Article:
4 May 2010, I arrived in a region and country I was barely aware of, this was my introduction to a future career in the port and container terminal industry.
The project was to refurbish 10 x Noell RTG (rubber tyre gantry) cranes. My assignment was due to last for 3 months, however, it ended up consisting of 5.5 months in Dubai followed by 5 months in Tarragona, Spain.
The conditions were extremely tough! If you’ve been to Dubai you know the feeling of a heat that is barely escapable. Arriving in May the temperature wasn’t so bad, however, it soon got much hotter. I bought a digital thermostat to record the temperature outside, and the hottest day we recorded it was 53.1ºC. Of course official figures will never top 49.9ºC as reportedly the construction labour will have to stop work.
I learned a lot on this project. It was my first experience of working with PLC (programmable logic controllers) and VSD (variable speed drives). The major works involved in upgrading Siemens S5 to S7 PLC. I installed a copy of the Siemens Step 7 software on my personal laptop and began understanding how the ‘brains’ of the machine work. Each crane required rewiring of the e-houses and completely replacing the crane cabin consoles. This was hot, dirty, tedious work. Often I would take my lunch and 2L of water up to the cabin and stay there for the entire day. It was exhausting coming down again, and once in the air-conditioned office it was challenging to leave!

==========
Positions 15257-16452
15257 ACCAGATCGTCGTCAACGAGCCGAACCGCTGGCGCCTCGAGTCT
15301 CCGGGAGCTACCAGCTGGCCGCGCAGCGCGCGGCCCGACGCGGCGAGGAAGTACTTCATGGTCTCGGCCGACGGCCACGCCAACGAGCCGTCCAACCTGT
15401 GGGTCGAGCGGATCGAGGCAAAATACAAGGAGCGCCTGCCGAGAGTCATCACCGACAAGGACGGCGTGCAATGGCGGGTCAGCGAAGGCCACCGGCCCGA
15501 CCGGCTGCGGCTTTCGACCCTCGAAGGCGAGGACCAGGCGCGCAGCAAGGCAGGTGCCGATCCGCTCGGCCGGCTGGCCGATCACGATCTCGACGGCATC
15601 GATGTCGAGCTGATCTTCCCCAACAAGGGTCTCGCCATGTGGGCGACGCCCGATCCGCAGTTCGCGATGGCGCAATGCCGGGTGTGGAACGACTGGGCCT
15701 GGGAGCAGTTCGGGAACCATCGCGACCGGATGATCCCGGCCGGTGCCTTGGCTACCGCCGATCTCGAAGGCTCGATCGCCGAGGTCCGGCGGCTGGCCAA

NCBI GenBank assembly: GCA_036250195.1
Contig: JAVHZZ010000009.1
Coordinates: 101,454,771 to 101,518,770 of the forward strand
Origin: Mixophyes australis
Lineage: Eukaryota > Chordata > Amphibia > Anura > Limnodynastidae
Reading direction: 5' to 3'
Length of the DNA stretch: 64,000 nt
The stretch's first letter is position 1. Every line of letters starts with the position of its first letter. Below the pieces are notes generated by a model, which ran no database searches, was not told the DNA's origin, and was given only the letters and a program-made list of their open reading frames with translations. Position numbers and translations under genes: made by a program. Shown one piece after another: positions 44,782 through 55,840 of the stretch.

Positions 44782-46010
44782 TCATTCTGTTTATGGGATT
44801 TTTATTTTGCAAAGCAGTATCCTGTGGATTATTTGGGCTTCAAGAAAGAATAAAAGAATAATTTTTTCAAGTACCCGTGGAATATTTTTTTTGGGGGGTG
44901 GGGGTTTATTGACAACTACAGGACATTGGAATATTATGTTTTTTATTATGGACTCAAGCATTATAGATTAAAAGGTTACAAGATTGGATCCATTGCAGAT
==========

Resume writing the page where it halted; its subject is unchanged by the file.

I taught myself how to drive these 130 tonne machines. I became the commissioning electrician and would test each cranes functions repeatedly prior to shipment. We set all the limits and safety features and I would then drive each crane to the quay-line for loading. Aboard the ship I would carefully drive the crane into position, sometimes just 2 meters from the edge!
We worked with a team of up-to 20 welders and fabricators who helped repair sections of the crane and prepare mountings for a new Caterpillar diesel generator set. These guys were from India, Pakistan, Bangladesh and the Philippines. With such a diverse group I got to learn about their culture and way of life. For example, Bob was from a small island in the Philippines called Ilo Ilo. He used to show me photos of how white the sand was. Ever since then I wanted to visit the Philippines and in 2015 I got to, but unfortunately not to Bob’s island.
One of my most vivid memories was nearing the end of the job. Arun’s (far back right, next to me) was a supervisor/welder and it for his birthday he bought everyone KFC!
It’s not lost on me that those guys may still be there, working hard and sending money home for their families. Many of them had wives and children in their home countries. I believe these guys were treated pretty well, and the company is still successfully operating and conducting similar works.
Update: the director reached out to me via LinkedIn recently and said they are doing well.